The top 10 credit card issuers have recently announced that they will begin so-called hardship programs to help assist cardholders struggling to repay their balances. The National Foundation for Credit Counseling, which is one of the nation’s largest consumer credit counseling groups, announced the agreement. Late last year the same organization released what they called a “call to action” aimed at the nation’s top card issuers, asking them to make changes to their conditions to allow more consumers to participate in debt repayment programs. These repayment programs, called DMPs for short, are designed to help families and consumers in specific financial hardships, giving them a low, affordable repayment rate.
So far the credit card issuers that have responded to the NFCC’s call for action are Bank of America, American Express, Capital One, Chase, Discover, Citi, HSBC, GE Money, Wells Fargo and US Bank. These DMPs available from these issuers grant a new tier of repayment for individuals and families that are suffering from distress or hardship, giving them a new term for a set period of time.
The NFCC’s release stated that consumers have benefited from DMPs for over four decades, getting relief from waived fees and lowered interest rates. During the past few years, however, many consumers are finding themselves unable to qualify for traditional DMPs due to a low income and other factors, leaving bankruptcy the only alternative.
If you’re wondering what exactly these new DMPs entail, here’s a summary. Qualified hardship cardholders are now those that are dealing with any recent job loss or challenging circumstance and will owe a minimum 1.75% repayment rate. Other consumers will qualify for a repayment rate of 2% of their balance, a full percent below the current plans. Savings plans will also be encouraged for consumers.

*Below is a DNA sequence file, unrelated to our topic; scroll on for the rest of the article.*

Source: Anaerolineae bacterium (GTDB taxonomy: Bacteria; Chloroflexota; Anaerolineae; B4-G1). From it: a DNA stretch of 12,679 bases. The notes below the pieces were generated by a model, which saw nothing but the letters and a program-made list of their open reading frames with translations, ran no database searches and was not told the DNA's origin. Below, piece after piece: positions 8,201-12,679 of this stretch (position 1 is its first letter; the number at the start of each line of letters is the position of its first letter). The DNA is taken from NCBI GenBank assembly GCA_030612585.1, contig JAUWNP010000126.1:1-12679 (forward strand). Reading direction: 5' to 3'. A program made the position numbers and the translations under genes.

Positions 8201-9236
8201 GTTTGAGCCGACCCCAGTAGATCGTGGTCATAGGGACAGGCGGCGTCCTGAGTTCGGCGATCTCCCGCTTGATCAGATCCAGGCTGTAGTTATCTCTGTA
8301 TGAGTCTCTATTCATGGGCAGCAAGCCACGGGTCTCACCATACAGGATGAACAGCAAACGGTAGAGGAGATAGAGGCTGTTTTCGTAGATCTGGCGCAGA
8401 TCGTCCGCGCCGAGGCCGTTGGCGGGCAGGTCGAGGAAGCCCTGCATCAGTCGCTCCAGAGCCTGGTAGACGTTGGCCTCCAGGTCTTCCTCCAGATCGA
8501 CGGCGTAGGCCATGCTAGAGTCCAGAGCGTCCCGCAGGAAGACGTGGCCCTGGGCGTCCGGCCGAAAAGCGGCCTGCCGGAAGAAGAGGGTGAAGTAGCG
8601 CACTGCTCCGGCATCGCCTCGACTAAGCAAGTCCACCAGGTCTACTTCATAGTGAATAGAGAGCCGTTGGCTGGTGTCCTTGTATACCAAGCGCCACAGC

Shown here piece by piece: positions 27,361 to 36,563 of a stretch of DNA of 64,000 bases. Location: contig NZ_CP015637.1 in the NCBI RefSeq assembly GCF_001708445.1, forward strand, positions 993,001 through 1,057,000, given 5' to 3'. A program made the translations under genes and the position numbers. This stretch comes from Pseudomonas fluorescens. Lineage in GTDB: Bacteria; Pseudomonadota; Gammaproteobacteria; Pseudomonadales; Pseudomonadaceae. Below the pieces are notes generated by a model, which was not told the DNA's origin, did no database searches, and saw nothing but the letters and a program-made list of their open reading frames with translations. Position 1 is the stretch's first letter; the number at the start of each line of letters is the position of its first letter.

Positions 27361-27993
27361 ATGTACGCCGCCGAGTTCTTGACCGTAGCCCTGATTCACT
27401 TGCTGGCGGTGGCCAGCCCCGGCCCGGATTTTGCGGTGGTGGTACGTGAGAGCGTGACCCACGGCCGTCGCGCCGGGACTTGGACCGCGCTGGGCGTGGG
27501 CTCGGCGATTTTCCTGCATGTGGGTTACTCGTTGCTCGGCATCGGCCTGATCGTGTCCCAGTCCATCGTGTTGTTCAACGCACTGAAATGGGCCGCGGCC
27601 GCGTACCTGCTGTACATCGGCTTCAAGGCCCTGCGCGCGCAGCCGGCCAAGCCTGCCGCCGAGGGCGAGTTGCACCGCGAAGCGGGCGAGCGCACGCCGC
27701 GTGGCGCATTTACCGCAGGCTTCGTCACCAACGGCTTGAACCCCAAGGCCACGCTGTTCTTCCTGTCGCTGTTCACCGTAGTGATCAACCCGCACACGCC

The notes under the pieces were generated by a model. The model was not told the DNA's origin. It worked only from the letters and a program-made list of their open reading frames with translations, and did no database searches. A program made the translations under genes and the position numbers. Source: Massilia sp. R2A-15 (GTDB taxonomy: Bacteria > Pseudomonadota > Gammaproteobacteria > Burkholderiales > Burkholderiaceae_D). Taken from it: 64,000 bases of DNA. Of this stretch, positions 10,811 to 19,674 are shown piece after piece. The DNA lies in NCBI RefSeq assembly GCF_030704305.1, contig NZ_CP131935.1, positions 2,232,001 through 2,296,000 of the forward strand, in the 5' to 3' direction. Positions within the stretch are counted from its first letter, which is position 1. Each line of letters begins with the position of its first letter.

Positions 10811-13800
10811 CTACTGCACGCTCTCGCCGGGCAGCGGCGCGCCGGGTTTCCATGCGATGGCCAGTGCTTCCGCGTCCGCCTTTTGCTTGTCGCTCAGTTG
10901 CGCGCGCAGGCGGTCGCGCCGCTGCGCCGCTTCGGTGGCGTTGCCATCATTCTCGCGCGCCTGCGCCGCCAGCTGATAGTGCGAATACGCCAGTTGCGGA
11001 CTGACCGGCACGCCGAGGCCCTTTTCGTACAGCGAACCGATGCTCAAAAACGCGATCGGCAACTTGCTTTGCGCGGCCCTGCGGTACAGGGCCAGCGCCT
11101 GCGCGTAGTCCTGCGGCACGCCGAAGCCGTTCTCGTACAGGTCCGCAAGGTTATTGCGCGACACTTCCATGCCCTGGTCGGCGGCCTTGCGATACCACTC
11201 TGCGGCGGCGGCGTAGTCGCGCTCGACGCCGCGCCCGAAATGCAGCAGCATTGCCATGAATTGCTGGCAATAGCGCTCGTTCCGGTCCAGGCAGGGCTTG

With delinquencies and charge-offs reaching an all-time high, DMPs were bound to get an overhaul. According to Capital One, their charge-off rate for U.S. customers rose to 9.33% in March, up over a percentage from February. Making repayment plans more affordable is the first step to helping consumers get out of financial hardship and pay their bills. For example, under these new DMP rules, a customer with $20,000 in debt will be looking at a minimum payment of $350 instead of the $600 they would be facing under the old terms. Obviously, this can be a huge benefit to individuals and families that are dealing with job loss, illness and other problems.
This isn’t the first time such a change has been proposed. In October of 2008, the banking industry tried proposing an act that would allow creditors to forgive up to 40% of the principal amount on loans and stretch out repayment plans to reach five years. The Office of the Comptroller of the Currency rejected the plan that same year. Finally, however, something is being done for consumers in trouble. The new DMP plans have benefits for both lenders and consumers, allowing debt to be paid. Now many thousands of consumers will be eligible to join DMP programs, decreasing the charge-off rate and allowing consumers to pay debt they owe. It’s estimated that about $135 million will be returned to creditors per year.
If you’re interesting in joining a DMP to pay off the debt you owe, call 1-800-388-2227 to be connected with a local agency that can help you. This number is recommended by the NFCC and will assist you in finding a plan in your area.